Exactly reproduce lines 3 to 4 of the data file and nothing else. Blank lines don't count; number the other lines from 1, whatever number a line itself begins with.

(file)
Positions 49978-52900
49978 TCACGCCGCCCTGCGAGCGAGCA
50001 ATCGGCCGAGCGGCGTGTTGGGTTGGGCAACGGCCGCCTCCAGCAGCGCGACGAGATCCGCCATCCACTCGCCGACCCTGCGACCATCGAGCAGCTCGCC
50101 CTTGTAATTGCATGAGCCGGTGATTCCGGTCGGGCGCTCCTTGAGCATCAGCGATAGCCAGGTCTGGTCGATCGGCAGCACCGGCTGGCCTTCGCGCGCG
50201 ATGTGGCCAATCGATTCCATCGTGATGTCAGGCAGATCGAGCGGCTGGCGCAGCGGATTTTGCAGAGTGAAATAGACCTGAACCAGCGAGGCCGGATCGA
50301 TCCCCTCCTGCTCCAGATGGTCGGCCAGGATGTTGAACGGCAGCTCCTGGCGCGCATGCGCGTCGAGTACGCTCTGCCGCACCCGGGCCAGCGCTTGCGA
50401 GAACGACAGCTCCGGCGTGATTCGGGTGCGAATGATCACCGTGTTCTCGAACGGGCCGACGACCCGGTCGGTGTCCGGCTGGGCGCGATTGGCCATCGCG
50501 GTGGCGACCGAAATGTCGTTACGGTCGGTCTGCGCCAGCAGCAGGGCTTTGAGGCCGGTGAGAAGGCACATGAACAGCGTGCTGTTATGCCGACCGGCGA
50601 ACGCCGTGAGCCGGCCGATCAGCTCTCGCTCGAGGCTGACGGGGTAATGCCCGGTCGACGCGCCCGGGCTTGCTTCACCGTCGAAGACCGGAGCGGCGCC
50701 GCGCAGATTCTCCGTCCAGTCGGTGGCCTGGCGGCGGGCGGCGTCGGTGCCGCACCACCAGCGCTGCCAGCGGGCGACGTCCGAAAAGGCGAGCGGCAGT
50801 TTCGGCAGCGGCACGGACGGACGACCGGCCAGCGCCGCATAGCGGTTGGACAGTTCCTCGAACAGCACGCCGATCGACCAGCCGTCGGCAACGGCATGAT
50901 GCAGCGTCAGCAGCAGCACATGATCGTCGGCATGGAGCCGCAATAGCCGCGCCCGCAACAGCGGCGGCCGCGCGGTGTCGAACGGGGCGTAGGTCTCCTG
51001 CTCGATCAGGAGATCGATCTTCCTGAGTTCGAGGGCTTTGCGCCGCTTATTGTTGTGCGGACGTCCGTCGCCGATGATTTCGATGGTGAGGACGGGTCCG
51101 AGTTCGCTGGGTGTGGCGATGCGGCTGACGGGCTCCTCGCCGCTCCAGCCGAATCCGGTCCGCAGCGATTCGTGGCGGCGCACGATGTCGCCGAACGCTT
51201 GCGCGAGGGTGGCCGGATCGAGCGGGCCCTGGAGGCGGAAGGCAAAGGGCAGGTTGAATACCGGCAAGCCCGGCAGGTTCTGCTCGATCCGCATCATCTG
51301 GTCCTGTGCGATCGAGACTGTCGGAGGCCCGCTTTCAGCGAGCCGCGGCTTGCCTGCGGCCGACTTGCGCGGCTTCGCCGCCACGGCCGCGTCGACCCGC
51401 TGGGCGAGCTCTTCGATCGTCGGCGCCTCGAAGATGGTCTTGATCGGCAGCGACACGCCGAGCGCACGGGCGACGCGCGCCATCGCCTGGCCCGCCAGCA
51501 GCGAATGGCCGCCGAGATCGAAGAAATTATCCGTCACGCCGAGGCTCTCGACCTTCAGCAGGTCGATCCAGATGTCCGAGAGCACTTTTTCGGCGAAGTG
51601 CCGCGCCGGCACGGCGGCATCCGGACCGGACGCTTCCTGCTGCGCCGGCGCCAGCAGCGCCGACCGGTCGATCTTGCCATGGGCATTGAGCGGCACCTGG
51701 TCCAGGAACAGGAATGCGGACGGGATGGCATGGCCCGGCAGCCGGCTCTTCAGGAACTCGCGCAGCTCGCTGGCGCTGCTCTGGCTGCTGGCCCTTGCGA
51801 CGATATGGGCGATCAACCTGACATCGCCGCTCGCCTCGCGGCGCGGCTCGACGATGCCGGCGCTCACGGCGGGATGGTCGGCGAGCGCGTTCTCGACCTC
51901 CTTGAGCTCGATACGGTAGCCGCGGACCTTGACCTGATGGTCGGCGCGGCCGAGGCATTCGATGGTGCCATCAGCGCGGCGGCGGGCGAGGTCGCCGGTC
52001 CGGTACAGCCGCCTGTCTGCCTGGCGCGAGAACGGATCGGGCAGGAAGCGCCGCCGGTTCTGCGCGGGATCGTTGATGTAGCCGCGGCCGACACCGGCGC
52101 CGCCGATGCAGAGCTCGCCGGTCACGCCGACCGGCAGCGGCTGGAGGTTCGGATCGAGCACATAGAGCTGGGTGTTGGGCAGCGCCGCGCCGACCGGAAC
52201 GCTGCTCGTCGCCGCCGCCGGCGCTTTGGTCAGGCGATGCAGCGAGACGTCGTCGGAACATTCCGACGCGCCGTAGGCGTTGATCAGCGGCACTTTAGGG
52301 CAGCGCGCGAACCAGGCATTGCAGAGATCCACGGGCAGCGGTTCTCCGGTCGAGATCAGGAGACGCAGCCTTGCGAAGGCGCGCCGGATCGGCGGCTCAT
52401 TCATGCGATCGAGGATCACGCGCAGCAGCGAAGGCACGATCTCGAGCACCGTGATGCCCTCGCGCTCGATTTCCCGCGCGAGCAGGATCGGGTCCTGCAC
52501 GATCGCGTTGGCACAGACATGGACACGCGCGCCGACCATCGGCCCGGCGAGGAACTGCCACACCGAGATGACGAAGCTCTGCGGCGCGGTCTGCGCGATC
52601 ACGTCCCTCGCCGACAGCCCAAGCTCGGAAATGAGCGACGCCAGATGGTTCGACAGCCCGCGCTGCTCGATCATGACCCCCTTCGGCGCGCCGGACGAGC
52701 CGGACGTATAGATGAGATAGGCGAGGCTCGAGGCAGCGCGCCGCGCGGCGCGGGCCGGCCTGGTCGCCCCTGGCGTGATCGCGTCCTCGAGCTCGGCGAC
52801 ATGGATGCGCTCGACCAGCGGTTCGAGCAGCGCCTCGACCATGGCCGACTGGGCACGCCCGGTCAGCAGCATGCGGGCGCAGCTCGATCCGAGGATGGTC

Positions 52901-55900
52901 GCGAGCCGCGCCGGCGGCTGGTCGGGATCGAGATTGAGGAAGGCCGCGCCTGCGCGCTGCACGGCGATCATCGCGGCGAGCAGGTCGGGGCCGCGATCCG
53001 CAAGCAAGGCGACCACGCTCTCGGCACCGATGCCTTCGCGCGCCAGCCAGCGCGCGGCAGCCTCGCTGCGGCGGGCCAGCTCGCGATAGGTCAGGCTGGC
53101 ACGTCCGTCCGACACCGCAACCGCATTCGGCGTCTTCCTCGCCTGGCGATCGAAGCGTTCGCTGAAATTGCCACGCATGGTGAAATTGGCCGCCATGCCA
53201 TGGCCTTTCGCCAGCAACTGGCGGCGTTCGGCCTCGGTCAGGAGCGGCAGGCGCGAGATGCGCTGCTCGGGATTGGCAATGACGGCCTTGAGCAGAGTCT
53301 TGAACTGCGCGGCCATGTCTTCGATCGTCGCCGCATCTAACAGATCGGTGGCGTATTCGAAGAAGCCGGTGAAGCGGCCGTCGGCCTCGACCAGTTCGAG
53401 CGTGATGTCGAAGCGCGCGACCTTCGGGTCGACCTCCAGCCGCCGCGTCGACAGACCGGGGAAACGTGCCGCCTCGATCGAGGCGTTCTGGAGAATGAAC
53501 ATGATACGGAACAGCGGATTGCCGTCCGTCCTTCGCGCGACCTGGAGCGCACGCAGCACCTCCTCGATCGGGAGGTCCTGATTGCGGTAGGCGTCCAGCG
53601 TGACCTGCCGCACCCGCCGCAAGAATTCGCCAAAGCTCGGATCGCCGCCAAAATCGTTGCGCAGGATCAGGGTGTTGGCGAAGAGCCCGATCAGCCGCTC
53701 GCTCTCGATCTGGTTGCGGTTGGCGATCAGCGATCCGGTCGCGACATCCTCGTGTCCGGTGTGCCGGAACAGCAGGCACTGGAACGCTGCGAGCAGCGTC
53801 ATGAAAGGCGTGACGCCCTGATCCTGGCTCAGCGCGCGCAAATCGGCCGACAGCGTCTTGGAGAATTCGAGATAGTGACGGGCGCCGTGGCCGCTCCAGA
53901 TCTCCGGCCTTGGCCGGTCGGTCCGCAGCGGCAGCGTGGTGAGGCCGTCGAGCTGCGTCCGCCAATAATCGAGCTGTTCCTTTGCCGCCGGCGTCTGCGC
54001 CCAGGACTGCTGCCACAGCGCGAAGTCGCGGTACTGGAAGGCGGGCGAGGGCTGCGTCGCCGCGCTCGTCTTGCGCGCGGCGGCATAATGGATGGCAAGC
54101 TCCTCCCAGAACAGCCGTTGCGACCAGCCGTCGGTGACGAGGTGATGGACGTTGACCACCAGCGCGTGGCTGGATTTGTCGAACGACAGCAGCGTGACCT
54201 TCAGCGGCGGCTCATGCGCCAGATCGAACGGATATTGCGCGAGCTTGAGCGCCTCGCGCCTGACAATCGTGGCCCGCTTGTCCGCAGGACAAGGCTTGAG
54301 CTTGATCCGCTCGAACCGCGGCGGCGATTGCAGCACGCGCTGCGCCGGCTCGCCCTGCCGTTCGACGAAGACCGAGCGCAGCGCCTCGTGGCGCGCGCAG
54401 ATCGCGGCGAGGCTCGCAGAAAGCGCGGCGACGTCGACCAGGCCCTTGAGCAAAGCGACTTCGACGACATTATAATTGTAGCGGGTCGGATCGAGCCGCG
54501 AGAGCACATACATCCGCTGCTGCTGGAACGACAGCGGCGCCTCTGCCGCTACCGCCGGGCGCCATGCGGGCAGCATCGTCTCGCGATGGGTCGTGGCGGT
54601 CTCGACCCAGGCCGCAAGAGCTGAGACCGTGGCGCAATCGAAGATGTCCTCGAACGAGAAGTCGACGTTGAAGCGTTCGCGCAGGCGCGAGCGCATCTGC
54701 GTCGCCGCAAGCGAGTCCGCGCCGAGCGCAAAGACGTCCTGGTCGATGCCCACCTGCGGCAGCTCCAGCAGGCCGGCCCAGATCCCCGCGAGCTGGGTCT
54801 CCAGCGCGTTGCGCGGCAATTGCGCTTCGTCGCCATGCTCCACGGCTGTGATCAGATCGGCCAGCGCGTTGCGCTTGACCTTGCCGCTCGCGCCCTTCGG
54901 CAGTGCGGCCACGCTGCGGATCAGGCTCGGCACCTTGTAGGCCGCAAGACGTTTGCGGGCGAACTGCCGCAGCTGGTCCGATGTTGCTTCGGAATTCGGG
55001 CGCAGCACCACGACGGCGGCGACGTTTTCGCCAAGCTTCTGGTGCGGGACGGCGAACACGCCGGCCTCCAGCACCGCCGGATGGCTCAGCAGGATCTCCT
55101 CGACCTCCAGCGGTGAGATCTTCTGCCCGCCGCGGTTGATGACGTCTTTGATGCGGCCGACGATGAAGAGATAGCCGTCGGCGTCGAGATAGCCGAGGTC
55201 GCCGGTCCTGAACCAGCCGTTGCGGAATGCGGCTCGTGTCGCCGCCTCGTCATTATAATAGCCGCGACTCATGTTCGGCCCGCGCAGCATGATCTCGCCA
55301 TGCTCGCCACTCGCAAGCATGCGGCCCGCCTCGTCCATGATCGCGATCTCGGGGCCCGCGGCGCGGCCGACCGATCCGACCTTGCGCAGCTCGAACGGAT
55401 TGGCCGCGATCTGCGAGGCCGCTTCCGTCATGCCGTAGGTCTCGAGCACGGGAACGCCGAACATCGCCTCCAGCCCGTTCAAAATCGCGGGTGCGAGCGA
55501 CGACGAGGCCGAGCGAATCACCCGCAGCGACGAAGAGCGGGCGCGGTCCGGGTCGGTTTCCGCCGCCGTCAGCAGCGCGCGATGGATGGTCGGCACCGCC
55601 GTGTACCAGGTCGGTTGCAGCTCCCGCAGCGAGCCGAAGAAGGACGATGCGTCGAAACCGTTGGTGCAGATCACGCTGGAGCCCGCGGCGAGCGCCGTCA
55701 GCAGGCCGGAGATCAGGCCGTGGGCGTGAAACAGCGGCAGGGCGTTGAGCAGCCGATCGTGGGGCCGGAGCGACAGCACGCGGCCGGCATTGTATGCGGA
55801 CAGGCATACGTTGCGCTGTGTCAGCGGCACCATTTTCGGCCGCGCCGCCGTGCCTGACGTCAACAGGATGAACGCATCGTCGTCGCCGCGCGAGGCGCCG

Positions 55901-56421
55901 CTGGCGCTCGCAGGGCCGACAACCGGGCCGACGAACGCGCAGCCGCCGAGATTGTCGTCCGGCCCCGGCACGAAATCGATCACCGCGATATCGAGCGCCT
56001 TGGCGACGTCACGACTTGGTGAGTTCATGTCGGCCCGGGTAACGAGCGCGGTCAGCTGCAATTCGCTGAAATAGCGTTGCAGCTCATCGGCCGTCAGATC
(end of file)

50001 ATCGGCCGAGCGGCGTGTTGGGTTGGGCAACGGCCGCCTCCAGCAGCGCGACGAGATCCGCCATCCACTCGCCGACCCTGCGACCATCGAGCAGCTCGCC
50101 CTTGTAATTGCATGAGCCGGTGATTCCGGTCGGGCGCTCCTTGAGCATCAGCGATAGCCAGGTCTGGTCGATCGGCAGCACCGGCTGGCCTTCGCGCGCG